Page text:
187013 “That's the Devil's Work”: Rural African-Americans describe the role of the church in addressing HIV

Monday, October 27, 2008

Selena Youmans, BA , Cecil B. Sheps Center for Health Services Research, University of North Carolina-Chapel Hill, Chapel Hill, NC
Adaora Adimora, MD, MPH , Division of Infectious Diseases, University of North Carolina-Chapel Hill, Chapel Hill, NC
Giselle Corbie-Smith, MD, MSc , TraCS Community Engagement Core, University of North Carolina-Chapel Hill, Chapel Hill, NC
Aletha Akers, MD, MPH , Department of Obstetrics, Gynecology and Reproductive Sciences, Magee-Womens Hospital, Pittsburgh, PA
Connie Blumenthal, MPH , Cecil B. Sheps Center for Health Services Research, University of North Carolina-Chapel Hill, Chapel Hill, NC
Stacey W. Lloyd, MPH , 3-C Institute for Social Development, Cary, NC
Malika Roman Isler, PhD, MPH , NC TraCS Institute - Community Engagement Core, The University of North Carolina at Chapel Hill, Chapel Hill, NC
Arlinda Ellison, MS , Edgecombe County Health Department, Tarboro, NC
Melvin R. Muhammad, AA , Project Momentum, Inc., Tarboro, NC
Barbara Council , Community Enrichment Organization, Oak City, NC
While academic-church partnerships have resulted in significant impacts on various health behaviors within the African American community, Blacks continue to be disproportionately affected by HIV/AIDS in the U.S. We explore rural African Americans' perceptions of how Black Churches can address HIV in the South through a church-based health promotion (CBHP) model. We report data from eleven focus groups with rural African Americans aged 16-45 years (n=94) conducted as part of a community-based participatory research project designed to develop a multi-level HIV risk reduction intervention. Thematic analysis of focus group data was performed by three independent coders using principles of grounded theory. Participants felt the Church's involvement in prevention efforts could significantly reduce the spread of HIV but did not feel that pastors were the appropriate persons within the Church to lead these efforts. Participants expressed a desire for the Church to mobilize around the disproportionate impact of HIV/AIDS on African Americans but felt the Church's reluctance to address this issue stemmed from the “old beliefs” about the cause of HIV (i.e, punishment for sin). Participants felt that researchers should make a greater effort to educate Church leaders about HIV so that pastors would feel more comfortable approaching the topic from the pulpit. Reconciling the Church's traditional beliefs with medicine's biological model of disease is a challenge to researchers seeking church partnerships. However, the integral role of Black Church in the lives of the African American communities it serves emphasizes the advantage of using CBHP model to address HIV.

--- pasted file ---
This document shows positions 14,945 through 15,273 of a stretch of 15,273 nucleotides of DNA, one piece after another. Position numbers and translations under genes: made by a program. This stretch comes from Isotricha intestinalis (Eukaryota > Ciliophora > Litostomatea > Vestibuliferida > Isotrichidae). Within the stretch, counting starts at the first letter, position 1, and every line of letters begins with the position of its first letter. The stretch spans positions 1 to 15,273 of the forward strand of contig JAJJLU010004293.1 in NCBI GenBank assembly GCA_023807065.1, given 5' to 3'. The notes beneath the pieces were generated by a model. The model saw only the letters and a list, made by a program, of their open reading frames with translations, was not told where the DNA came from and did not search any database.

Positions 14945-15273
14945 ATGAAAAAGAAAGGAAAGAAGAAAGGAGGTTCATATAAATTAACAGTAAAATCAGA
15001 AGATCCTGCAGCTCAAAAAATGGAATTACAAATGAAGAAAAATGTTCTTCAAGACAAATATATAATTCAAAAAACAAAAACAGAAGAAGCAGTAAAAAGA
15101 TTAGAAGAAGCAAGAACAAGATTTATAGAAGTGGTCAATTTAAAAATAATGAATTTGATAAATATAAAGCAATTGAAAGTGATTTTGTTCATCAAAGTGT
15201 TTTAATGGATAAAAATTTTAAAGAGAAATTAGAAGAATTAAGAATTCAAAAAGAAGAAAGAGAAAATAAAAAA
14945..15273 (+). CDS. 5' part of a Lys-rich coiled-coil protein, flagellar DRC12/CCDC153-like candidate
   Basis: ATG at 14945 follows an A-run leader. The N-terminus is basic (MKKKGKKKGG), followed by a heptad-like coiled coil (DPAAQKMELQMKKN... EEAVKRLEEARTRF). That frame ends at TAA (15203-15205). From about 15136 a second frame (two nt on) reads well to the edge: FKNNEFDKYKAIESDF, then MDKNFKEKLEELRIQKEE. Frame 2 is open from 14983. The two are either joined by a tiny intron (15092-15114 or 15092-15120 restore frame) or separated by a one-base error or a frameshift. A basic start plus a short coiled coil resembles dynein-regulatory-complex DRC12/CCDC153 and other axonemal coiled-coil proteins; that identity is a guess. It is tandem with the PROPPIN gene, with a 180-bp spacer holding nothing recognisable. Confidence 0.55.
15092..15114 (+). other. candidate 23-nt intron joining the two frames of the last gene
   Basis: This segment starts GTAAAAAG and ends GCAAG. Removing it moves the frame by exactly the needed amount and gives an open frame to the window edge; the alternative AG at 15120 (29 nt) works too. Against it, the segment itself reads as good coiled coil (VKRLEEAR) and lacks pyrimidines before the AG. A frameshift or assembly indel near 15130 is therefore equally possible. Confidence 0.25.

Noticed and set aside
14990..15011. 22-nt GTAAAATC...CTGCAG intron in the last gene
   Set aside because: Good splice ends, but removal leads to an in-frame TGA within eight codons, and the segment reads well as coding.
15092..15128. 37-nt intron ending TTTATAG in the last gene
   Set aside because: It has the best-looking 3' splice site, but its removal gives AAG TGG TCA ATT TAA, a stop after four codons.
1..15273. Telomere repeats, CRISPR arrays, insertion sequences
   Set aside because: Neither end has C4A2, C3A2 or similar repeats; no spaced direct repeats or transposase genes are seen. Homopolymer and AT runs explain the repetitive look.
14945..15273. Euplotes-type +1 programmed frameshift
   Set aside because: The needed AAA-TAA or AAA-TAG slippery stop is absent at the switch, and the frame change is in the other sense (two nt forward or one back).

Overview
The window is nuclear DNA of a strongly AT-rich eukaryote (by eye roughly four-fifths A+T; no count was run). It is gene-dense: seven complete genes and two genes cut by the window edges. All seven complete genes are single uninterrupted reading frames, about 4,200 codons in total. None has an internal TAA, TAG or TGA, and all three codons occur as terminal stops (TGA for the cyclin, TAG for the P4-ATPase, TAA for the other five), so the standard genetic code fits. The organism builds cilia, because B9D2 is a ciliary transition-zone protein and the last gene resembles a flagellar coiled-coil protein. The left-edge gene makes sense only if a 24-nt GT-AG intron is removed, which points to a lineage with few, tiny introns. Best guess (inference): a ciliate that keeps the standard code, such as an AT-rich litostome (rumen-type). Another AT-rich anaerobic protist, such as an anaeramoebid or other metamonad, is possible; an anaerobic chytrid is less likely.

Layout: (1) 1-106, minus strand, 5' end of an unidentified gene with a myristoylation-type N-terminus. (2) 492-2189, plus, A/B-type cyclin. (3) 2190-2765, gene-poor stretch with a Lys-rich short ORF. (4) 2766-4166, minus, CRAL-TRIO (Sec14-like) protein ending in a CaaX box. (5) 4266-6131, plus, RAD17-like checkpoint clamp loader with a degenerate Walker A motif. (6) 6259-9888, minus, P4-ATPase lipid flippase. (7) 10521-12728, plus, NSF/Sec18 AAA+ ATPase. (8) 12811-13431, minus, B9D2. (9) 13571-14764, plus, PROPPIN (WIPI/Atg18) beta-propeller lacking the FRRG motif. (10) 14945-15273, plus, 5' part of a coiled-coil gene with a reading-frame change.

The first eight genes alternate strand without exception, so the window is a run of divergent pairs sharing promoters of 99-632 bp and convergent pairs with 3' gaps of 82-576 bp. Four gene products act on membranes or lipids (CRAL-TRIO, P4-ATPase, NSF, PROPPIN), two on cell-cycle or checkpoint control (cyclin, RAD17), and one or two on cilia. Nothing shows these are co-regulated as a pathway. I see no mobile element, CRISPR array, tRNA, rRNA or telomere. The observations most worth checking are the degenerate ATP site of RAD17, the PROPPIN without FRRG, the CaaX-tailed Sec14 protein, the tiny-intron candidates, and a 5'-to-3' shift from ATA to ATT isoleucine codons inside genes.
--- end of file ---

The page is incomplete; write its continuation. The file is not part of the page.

Learning Objectives:
Describe the potential role of the Black Church in addressing HIV in the South Discuss ways to address two areas of concern when partnering with churches in HIV/AIDS prevention efforts

Keywords: African American, HIV Interventions

Presenting author's disclosure statement:

Qualified on the content I am responsible for because: I analyzed the data and wrote the abstract
Any relevant financial relationships? No

I agree to comply with the American Public Health Association Conflict of Interest and Commercial Support Guidelines, and to disclose to the participants any off-label or experimental uses of a commercial product or service discussed in my presentation.